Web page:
Germany's post-poll stalemate

The political stalemate gripping Germany — Europe's most populous and largest economy — more than a week after the ambiguous parliamentary election verdict, unhappily coincides with the worst crisis in the European Union's history that followed the French and Dutch rejection of the constitution. The current holder of the EU Council Presidency, the United Kingdom, whose economy is more robust than those of France and Germany, both crippled by economic slump and record levels of unemployment, is in theory better equipped to carry forward the European mantle, given its international stature and diplomatic clout. But with barely three months for the expiry of the current Presidency, negotiations on most outstanding issues on the agenda of the grouping of 25 member-states are quite a distance from a consensus. The new constitution and the prospects of political integration it envisaged for an enlarged Europe have effectively been consigned to cold storage for the conceivable future. The debate on the Union's budget for 2007-2013 has been held hostage to France's demand that Britain's three billion euros rebate from the EU coffers be frozen at current levels and to Britain's insistence that the disproportionately vast resources that subsidise Europe's agricultural sector (benefiting France) be redeployed to cater to the needs of less developed EU member-states in the east as also to the demands of global competition in the 21st century. There is little hope of a Germany-led initiative to resolve this deadlock after the recent electoral verdict, although such an outcome has possibly muted the aggressive conservative resistance to Turkey's full membership in the EU. But Germany's own response to the challenge of enlargement has been far from consistent. It has oscillated between a recognition of the strategic interest of integrating countries of the former Eastern bloc into the EU and dragging of its feet on key European policy initiatives such as the directive to liberalise the market in services in order to protect the so-called national interest.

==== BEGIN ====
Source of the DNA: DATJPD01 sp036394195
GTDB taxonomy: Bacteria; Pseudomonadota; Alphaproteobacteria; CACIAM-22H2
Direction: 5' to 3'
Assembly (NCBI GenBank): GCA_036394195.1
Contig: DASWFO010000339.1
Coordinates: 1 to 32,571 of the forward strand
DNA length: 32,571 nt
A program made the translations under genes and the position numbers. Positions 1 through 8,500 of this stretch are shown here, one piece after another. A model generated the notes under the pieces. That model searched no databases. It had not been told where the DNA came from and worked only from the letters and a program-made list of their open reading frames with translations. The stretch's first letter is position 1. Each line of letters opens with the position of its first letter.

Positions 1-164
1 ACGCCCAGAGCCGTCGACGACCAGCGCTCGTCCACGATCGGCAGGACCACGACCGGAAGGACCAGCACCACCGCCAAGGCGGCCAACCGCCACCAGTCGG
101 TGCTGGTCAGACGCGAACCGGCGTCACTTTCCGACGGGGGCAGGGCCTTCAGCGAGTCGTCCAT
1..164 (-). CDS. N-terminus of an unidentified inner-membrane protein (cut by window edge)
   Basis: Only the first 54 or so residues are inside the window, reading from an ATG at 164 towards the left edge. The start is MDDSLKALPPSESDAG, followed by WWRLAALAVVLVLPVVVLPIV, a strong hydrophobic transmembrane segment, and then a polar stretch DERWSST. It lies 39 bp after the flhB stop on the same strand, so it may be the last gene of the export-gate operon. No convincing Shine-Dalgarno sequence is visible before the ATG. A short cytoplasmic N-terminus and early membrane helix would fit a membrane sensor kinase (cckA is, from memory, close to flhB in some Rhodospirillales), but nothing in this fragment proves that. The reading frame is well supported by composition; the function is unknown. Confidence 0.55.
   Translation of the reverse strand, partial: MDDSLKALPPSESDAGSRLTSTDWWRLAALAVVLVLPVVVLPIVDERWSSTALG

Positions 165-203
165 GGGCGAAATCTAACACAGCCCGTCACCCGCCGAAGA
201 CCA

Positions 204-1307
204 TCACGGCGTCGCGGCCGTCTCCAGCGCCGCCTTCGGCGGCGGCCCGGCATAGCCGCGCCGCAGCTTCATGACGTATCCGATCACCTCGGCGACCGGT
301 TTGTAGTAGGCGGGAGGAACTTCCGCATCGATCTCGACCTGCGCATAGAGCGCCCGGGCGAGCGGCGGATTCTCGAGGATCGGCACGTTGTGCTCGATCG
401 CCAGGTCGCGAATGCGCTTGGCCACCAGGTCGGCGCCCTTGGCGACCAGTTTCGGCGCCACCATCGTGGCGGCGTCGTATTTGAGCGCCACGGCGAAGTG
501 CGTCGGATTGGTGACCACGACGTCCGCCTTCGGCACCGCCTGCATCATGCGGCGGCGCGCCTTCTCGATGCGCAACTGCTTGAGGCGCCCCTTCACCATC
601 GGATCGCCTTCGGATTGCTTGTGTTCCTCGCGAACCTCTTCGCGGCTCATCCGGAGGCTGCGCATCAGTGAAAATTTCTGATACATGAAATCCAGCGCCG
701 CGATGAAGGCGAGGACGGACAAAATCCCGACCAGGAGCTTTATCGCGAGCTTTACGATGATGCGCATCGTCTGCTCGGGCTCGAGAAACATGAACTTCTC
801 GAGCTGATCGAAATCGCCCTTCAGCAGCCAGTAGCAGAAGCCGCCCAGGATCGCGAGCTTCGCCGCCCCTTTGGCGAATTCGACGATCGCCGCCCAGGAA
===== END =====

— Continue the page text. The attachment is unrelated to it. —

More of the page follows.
The full impact of the Franco-German void on the European theatre will be felt once the U.K.'s term comes to a close in December, raising a question mark over the capacity of smaller member-states — under the rotational arrangement of the EU Council Presidency — to shoulder the institutional responsibilities of labyrinthine proportions. Meanwhile, a further waning of Germany's influence in the EU — evident in Chancellor Gerhard Schroeder's truncated second term in office — appears inevitable in the near future, given the unlikely prospect of a government being formed with a clear majority. Despite the political divide, there is a broad consensus on the need for socio-economic reforms in Germany. The distribution of the burdens of change across different social classes by the next government will ultimately determine the country's influence in Europe.

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